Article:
Advice on Replacement Follows Departure of AOC Director
SAN FRANCISCO (CN) - The director of California's court bureaucracy Steven Jahr quit on Tuesday, days after the agency abandoned its name as Administrative Office of the Courts. A group of trial judges said choosing another insider committed to the status quo as his replacement would prove "disastrous."
"First, by itself, the new name changes nothing," said the Alliance of California Judges, a group of roughly 500 judges. "Second, the AOC mushroomed from an 18-member support team in 1961 into a hulking bureaucracy of over 1,100 employees in 2012 without constitutional, statutory, or regulatory authorization."
The name change announced Friday was seen by some judges as a harbinger of director Steven Jahr's departure. At the Judicial Council meeting announcing the name change, Jahr was unusually freewheeling in his expression, saying, "Retiring the name AOC will produce a perceptual change, or perhaps a cultural change. Yet under the substantive law, it makes no change at all. The name is superfluous."
In a statement this morning, Jahr said he had been planning to retire since last fall, and told Chief Justice Cantil-Sakauye that he would stay until "sometime after the state budget was signed by the governor."
Earlier this year, lawmakers directed the Bureau of State Audits to investigate the Judicial Council and its staff. A report from the State Auditor is expected in October.
A statement from Judicial Council staff said Jahr had been brought out of retirement as a trial judge to lead the administrative office "during a time of transition." His predecessor, William Vickrey, left the AOC in September 2011 amid mounting controversy over the agency's spending practices and a $500 million court technology project that judges and state legislators deemed a failure.
Jahr's retirement was rumored for many months, and names floated for his successor ran the gamut from retired Los Angeles judge Terry Friedman, to former Democratic State Senator Joe Dunn, who is now Executive Director of the California State Bar.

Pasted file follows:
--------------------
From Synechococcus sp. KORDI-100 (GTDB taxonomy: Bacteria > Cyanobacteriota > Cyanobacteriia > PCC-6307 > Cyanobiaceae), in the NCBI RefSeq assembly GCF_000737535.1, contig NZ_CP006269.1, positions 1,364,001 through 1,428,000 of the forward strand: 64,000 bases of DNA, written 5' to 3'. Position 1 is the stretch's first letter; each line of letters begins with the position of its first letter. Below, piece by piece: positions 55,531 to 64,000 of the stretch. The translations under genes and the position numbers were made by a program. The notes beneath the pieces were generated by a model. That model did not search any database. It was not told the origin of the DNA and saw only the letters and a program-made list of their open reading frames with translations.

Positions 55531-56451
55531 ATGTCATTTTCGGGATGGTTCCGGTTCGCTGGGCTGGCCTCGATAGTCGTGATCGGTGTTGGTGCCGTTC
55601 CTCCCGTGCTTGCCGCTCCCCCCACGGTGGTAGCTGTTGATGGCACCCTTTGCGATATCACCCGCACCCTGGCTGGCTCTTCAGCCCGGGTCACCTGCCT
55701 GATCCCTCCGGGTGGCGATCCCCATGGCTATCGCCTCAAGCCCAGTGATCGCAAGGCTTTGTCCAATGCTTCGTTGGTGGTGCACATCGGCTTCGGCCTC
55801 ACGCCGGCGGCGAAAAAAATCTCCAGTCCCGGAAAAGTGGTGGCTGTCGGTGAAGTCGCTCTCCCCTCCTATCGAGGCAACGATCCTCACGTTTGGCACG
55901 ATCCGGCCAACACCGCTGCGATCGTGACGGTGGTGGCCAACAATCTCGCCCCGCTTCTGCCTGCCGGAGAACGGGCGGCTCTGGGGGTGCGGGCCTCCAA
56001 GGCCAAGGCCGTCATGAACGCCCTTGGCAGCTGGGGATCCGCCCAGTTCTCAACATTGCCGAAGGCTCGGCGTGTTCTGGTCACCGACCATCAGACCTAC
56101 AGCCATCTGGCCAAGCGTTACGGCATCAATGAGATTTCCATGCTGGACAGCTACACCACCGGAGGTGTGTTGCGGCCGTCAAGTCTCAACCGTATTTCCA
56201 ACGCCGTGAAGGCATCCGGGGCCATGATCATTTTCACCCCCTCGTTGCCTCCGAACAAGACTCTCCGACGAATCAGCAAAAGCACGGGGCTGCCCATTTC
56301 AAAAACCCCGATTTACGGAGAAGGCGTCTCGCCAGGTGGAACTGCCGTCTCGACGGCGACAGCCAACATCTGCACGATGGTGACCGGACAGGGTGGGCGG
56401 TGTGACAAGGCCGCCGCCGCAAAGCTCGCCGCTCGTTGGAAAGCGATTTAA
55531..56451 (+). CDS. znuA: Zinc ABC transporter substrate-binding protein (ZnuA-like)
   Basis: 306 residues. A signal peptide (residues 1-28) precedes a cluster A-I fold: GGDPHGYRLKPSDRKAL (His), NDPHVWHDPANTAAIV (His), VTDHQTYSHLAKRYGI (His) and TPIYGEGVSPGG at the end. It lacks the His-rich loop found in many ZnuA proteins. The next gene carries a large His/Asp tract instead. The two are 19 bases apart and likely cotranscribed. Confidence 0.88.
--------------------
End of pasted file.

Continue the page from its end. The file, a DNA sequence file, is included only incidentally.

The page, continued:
Friedman was a Judicial Council insider and champion for the $500 million computer project called the Court Case Management System. Dunn was seen as a conciliatory choice, who could help repair the former AOC's reputation with the legislature. Dunn also helped broker a deal in 2011 to help fund the CCMS project through a private donor, but the deal fell through.
Jahr's announcement was sent to the state's presiding justices, presiding judges and head clerks, but its trial judges were left off the email list.
"The resignation of another AOC Director and a name change will not help the judicial branch," said Judge Runston Maino of San Diego. "What we need is true reform and that means a more democratic judicial council."
The Alliance group of judges issued a statement Tuesday saying it hoped the next director would be an outsider.
"Once again, the Chief Justice and Council will have a chance to either improve matters, or ensure further degradation of confidence, more budget difficulties and greater strife. This time, there can be no mistakes," said the Alliance. "Choosing yet another insider with a dogged devotion to the status quo will prove disastrous. Everyone is watching us. We need new ideas, new blood, and a realization that democratization of the Council selection process is the only real road to honest reform."
It took the Judicial Council's search committee a year to select Jahr as Vickrey's replacement after a nationwide search, but Cantil-Sakauye said the agency will have a new director in place by the time Jahr leaves in September. "We are all deeply grateful that Steve agreed to come out of his first retirement to help the Judicial Council as we initiated our reforms," Cantil-Sakauye said.